The Wedding Photographer

Mar 25, 2014

As a civil celebrant, I obviously have to work alongside a photographer or videographer a lot. My experience of them has (so far!) only been positive. They have been helpful and obliging, and produce some beautiful work.

When I go networking, as I often do, there seems almost always to be at least one photographer in the room. I quite often have a 1-2-1 with them, but the question remains for me and certainly for the bride-to-be, “How do you choose the right one?”

A quick answer might be to look at their portfolio on their website and even try and get testimonials. However, what works for one person may not suit you. A face-to-face meeting will give you a feel for them (after all, you will need to co-operate with them) and enable you to ask important questions.


Things to look for


You will want an experienced photographer. However, if they are very busy, there is the risk that they may be jaded or that they may have to hire somebody else to do the job for them. Meeting them face-to-face may suggest whether or not they are passionate and will ‘go the extra mile’. If they hire an associate, it is not necessarily a bad thing at all. However, you won’t easily be able to strike up a working relationship with someone you meet for the first time on what is already a potentially stressful day. Nor will it be easy to gain redress in the worst-case scenario.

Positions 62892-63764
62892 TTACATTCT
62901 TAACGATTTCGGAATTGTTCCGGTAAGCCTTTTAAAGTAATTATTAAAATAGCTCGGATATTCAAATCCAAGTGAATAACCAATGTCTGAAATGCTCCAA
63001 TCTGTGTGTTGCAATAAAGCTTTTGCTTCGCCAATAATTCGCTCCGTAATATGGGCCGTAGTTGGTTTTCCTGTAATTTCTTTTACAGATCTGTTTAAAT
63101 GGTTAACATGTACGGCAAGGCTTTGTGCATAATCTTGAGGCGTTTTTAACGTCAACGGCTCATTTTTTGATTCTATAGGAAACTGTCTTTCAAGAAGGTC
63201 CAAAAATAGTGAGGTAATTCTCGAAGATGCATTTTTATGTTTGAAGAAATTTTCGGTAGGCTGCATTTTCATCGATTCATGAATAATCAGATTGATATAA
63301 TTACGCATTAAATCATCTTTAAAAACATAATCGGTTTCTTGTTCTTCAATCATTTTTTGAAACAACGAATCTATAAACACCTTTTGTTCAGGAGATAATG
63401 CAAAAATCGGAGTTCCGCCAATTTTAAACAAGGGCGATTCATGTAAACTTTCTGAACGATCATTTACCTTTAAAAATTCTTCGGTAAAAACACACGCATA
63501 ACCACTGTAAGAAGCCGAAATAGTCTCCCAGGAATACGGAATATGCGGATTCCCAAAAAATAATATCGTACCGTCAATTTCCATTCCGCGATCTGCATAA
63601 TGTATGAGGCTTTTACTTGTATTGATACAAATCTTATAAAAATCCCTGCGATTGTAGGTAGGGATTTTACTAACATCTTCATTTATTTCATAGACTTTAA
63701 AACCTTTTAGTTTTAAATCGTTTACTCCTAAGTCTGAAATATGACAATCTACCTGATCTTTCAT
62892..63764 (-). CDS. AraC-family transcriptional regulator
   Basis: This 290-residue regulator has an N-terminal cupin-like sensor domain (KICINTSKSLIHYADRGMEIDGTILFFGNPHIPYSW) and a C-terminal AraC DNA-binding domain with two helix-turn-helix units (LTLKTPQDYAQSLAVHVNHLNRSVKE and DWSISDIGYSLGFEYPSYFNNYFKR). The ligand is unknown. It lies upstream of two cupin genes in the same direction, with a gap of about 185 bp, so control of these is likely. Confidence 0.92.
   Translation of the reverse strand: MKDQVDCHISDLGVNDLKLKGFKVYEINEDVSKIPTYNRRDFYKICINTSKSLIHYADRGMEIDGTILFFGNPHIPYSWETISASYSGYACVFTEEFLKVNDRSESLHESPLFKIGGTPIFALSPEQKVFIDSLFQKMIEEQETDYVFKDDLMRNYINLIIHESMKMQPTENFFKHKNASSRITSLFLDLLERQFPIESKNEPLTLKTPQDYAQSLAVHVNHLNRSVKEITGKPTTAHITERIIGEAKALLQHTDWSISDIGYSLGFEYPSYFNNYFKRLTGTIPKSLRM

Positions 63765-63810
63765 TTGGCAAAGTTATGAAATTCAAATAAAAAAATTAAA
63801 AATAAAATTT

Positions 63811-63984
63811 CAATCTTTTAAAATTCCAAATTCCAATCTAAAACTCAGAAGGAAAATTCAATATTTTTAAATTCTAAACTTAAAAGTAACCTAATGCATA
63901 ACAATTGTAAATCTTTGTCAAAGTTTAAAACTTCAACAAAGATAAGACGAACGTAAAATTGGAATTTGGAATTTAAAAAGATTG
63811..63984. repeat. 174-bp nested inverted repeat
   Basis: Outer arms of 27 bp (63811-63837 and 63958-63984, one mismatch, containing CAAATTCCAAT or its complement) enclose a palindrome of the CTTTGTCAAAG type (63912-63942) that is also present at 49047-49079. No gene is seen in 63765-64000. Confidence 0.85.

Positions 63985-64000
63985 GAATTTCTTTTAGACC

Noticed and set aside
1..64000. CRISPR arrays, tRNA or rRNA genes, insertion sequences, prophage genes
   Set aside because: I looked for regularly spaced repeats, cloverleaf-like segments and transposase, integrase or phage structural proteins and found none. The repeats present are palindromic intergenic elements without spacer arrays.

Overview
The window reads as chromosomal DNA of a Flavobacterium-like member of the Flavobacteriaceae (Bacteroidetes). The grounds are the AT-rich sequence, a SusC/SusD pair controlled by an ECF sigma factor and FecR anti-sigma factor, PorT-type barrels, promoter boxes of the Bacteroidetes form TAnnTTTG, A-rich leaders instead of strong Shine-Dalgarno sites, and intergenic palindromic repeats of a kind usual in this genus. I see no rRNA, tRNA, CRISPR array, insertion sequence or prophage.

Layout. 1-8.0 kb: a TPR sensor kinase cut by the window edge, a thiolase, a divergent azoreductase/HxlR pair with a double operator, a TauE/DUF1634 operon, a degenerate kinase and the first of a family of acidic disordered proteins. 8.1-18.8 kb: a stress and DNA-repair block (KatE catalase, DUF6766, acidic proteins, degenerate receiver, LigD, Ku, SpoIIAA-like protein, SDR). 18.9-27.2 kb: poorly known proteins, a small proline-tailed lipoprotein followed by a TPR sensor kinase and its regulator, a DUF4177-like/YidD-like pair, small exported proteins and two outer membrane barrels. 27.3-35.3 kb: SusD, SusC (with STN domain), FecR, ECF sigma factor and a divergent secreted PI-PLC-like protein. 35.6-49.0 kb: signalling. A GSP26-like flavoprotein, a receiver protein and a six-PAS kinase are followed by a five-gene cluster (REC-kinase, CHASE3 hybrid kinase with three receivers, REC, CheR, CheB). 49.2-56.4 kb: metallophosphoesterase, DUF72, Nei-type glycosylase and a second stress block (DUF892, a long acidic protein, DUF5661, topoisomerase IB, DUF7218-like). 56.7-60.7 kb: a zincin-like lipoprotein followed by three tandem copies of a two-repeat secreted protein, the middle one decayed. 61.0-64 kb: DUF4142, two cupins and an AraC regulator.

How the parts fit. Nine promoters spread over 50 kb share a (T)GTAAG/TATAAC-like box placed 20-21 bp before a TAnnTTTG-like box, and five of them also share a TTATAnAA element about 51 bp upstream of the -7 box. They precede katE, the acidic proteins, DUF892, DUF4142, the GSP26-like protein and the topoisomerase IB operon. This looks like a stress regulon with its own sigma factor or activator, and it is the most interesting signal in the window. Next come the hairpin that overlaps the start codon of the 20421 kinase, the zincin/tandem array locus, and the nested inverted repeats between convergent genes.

A difficult one, as nobody wants to pay over the odds. Remember, cheapest may not be the best – you do often get just what you pay for. Again, a personal reference from a previous customer may be the decider.


I have already suggested how important this is. However, if the venue recommends a photographer, they may have a financial reason for doing so. Be wary. If you can speak directly to clients or, at least, double-check references, you will be reducing the odds of being disappointed later.

Using a Professional

I have no doubt whatever that it is worth investing in a professional photographer for such an important ceremony. A friend or relative may be able to take some lovely shots, but the professional should get the best out of people and find that unique and winning angle. (And your friend may not really want to be ‘working’ on such a day, even if they have offered.) There’s also the probability that the professional will have a back-up, if things go wrong mechanically.

So such a lot to consider for that big day.

I hope this has helped.


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